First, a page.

obtained by aggregating the data ofsample companies belonging to a
particular group. Log functions are taken to account for the differences in
the small ratios and large investment and debt amounts.
Findings & observations

Determinants of Capital Structure: An Empirical Study


of Indian Manufacturing Companies
It is found that there is a strong correlation on operating income and total
assets on Debt to Equity ratio, Long term Debt to Equity ratio. The cost of
debt has also high correlation with Debt to Equity ratio as well as Long
term Debt to Equity ratio. It has a significance level of 99% in some cases.
These are the some of the major correlations that are found in the
analysis. The other results are attached in the excel files.
Conclusion
Barring to a few exceptions,it was found that companies mostly prefer
internal funds as compared to external funds. When it comes to external
funds, the companies seemed to raise more funds through debt capital as
compared toequity, may be due to the reason of easy and availability of
cheap debt capital. The debt to equity ratio is observed to be different for
different industries, which is to be expected considering the different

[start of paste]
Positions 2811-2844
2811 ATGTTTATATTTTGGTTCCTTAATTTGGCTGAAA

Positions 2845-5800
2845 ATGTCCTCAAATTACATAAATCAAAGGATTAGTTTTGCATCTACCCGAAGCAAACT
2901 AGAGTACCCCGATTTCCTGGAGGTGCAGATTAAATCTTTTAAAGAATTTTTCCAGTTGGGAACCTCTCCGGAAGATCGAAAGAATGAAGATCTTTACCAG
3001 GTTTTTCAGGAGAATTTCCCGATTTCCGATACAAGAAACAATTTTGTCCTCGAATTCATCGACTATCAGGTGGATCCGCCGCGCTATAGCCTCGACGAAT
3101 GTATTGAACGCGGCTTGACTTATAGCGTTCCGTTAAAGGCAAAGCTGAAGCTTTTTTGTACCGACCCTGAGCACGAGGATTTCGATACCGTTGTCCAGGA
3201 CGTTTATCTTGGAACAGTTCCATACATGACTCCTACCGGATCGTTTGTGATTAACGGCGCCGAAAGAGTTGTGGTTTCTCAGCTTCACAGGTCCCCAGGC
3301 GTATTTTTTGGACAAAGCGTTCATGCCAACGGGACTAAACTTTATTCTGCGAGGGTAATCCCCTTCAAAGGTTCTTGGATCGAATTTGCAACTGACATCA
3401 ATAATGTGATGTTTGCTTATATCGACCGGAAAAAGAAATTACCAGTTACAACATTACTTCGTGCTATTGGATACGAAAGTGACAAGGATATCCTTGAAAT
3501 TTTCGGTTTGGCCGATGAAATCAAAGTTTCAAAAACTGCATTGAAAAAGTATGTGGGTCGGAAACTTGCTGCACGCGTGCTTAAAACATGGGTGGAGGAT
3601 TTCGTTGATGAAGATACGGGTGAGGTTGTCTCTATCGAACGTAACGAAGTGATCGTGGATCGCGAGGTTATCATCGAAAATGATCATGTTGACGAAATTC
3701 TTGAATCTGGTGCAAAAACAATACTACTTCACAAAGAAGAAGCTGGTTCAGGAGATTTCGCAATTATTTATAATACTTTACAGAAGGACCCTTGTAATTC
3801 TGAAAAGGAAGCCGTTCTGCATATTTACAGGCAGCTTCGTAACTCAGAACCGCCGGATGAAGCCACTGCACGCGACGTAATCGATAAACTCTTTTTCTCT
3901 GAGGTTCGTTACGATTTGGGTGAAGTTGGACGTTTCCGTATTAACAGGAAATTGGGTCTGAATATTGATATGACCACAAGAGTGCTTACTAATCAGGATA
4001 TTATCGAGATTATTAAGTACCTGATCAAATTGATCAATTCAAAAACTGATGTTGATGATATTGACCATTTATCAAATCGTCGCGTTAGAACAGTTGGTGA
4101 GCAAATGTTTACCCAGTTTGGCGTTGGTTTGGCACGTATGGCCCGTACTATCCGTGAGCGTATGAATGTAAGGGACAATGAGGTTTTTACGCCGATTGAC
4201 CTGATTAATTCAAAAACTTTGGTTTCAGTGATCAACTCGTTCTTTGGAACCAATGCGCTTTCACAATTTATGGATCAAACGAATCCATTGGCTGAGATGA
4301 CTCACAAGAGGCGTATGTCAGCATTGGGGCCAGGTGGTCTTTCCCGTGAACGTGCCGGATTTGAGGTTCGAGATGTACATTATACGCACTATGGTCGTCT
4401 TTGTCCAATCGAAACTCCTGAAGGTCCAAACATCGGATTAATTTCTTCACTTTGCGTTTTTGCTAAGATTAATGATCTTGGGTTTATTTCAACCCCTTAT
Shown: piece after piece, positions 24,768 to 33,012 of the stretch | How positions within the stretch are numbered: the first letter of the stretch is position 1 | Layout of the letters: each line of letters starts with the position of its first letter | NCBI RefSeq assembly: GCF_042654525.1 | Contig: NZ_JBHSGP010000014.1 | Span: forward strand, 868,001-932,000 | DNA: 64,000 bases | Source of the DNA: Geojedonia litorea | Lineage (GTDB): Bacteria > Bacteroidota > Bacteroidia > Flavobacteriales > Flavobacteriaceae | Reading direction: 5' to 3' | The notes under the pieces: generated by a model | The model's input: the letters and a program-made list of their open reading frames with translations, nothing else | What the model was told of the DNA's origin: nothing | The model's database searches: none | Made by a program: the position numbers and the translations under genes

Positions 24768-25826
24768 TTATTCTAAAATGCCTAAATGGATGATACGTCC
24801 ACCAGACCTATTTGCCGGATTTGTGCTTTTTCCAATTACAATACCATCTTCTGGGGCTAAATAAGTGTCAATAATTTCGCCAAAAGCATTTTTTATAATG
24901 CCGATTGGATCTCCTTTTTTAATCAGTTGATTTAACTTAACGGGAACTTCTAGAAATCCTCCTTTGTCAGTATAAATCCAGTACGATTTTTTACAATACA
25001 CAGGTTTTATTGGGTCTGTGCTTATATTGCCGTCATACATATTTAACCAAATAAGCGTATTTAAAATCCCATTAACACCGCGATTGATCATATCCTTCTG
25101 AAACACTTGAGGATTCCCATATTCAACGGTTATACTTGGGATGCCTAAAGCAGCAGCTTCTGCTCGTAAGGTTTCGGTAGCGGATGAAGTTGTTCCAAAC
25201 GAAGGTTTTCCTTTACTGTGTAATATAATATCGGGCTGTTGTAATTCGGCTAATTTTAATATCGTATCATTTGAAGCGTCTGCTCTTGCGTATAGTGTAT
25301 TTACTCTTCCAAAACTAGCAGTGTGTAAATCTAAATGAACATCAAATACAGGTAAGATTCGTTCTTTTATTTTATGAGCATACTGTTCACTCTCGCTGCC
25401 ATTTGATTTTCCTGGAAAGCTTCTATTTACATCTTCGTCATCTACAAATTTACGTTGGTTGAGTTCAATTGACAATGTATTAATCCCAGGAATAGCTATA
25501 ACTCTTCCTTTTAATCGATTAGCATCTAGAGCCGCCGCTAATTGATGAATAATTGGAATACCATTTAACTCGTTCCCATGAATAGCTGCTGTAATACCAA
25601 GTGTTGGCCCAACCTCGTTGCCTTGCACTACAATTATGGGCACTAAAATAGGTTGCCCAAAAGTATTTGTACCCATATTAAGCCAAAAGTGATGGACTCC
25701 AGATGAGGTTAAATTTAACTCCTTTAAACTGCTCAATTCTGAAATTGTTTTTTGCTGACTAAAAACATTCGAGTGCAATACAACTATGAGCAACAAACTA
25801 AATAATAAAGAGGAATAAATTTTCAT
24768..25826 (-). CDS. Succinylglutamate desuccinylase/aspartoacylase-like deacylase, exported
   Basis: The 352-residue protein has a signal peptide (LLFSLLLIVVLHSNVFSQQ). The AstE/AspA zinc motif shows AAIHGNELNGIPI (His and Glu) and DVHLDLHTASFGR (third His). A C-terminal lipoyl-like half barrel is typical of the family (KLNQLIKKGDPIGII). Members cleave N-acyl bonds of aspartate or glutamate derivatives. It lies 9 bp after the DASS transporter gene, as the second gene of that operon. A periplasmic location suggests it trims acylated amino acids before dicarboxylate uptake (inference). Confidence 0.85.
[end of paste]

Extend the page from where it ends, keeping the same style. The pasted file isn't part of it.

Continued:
types of business risk associated. To sum up, Indian companies prioritize
their sources of financing(from internal financing to equity) according to
the law of least effort, or of least resistance, preferring to raise equity as a
financing means oflast resort. Hence internal funds are used first, and
when that is depleted debt is issued, and when it is not sensible to issue
any more debt,equity is issued. Equity capital as a source of fund is not
preferred across the board. This shows that somewhere or other, the
financing patternof Indian private sector companies is in line with the
packingorder theory.
References
1. Brealey, and Myers, Principles of Corporate Finance, 6th ed., McGraw
Hill.
2. A study on determinants of capital structure in India AnshuHandoo,
Kapil Sharma.
3.Jagannath Panda, andAshok Kumar Panigrahi,Determinants Of Capital
Structure: An Empirical Study Of Indian Companies.